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Best practice for ssh user key management:

ssh user key pairs (typically stored in ~/.ssh/) are popular ways to access remote systems, frequently without having to use a password (unless a passphrase is set on the key, also recommended).  Principles commonly associated with password management also apply to key pair management.

  • Don't reuse the same key pair or password on different systems
  • Adhere to recommended complexity levels
  • Periodically rotate
  • Immediately change if there is a known attack use

We think the end of regular NSF operations on Blue Waters marks a good opportunity to do this assessment.

Blue Waters has had no known remote vulnerabilities in it's lifetime.  It has, however, experienced several local vulnerabilities through the years.  Once known, each of these was responded to and mitigated with the utmost urgency, at times requiring an emergency system outage to address.  Though local vulnerabilities by definition would only be exploitable by other authenticated users on the system, any vulnerability is investigated to identify any exploit attempt or malicious action, and unsurprisingly, there has never been any evidence of this.  While the probability of any compromised data is extremely low, it is technically non-zero. With this in mind, we recommend periodic regeneration of access secrets stored on Blue Waters, namely ssh key pairs. If a user ssh key pair were compromised, and if you have authorized that key pair on a remote system, it would be at risk. A compromised user key presents almost no threat to Blue Waters security, except that they are used by active (running) CCM job instances. CCM will auto-generate key pairs if not present, so if key pairs exist only for CCM use, they can simply be deleted to rotate them. If the public key's comment matches the pattern user@nid#####, that is a strong indication that the key was simply auto-generated by a previous CCM job.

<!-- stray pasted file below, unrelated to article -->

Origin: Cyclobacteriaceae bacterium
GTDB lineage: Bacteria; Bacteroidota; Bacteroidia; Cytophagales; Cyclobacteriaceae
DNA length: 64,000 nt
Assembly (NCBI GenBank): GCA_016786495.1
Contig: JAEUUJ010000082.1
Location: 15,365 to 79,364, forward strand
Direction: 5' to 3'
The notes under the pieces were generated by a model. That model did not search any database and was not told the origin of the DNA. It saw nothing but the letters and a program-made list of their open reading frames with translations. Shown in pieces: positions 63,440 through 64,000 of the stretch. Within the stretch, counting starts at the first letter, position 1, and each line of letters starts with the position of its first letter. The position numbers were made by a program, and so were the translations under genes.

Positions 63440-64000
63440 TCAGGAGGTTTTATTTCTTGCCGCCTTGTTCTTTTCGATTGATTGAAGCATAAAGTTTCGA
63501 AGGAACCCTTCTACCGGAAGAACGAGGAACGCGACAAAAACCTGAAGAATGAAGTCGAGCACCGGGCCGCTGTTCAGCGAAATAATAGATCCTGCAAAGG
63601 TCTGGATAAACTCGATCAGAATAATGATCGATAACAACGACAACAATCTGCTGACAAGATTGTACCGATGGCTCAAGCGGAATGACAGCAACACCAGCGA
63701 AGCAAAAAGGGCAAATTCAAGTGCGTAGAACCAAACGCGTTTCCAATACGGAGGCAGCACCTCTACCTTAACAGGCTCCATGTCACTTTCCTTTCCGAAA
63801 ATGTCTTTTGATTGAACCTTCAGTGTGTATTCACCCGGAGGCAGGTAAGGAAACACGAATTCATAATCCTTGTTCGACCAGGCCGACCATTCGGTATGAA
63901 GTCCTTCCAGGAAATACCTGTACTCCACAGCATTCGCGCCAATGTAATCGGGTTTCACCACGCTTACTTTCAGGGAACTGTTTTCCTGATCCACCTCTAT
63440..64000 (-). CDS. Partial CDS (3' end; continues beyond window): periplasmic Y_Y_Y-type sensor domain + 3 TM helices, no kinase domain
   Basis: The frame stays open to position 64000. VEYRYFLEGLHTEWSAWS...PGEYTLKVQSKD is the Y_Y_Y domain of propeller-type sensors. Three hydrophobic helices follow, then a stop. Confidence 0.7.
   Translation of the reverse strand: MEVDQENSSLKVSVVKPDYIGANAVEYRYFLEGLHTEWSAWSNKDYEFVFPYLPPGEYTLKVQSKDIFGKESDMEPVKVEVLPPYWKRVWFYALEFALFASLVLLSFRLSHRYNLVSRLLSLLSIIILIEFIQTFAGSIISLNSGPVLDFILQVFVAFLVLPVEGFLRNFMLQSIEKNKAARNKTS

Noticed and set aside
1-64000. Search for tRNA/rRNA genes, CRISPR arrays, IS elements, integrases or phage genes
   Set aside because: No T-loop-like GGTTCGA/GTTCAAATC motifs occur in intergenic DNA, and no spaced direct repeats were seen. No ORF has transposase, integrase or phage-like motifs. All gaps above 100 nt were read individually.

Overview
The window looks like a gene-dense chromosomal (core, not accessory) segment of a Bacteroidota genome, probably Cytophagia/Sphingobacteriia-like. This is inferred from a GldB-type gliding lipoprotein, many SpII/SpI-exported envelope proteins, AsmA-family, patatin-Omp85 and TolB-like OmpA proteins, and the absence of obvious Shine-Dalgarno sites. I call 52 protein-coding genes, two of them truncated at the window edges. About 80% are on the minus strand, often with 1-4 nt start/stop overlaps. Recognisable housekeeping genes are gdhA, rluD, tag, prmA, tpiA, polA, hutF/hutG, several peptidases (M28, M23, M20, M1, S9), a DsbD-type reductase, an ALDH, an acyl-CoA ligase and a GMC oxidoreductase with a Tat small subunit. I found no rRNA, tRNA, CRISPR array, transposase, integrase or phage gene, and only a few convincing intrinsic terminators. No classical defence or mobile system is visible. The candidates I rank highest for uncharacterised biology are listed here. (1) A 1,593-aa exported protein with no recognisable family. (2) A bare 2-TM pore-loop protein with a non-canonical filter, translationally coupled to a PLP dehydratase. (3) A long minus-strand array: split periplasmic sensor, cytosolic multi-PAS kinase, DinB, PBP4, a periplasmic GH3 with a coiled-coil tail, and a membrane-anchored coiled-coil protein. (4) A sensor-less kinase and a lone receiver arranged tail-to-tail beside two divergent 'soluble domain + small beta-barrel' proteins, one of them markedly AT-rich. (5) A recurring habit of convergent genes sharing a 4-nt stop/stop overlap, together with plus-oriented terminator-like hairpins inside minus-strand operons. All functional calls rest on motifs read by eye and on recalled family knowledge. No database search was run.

Mail if you have any questions or would like assistance managing key pairs.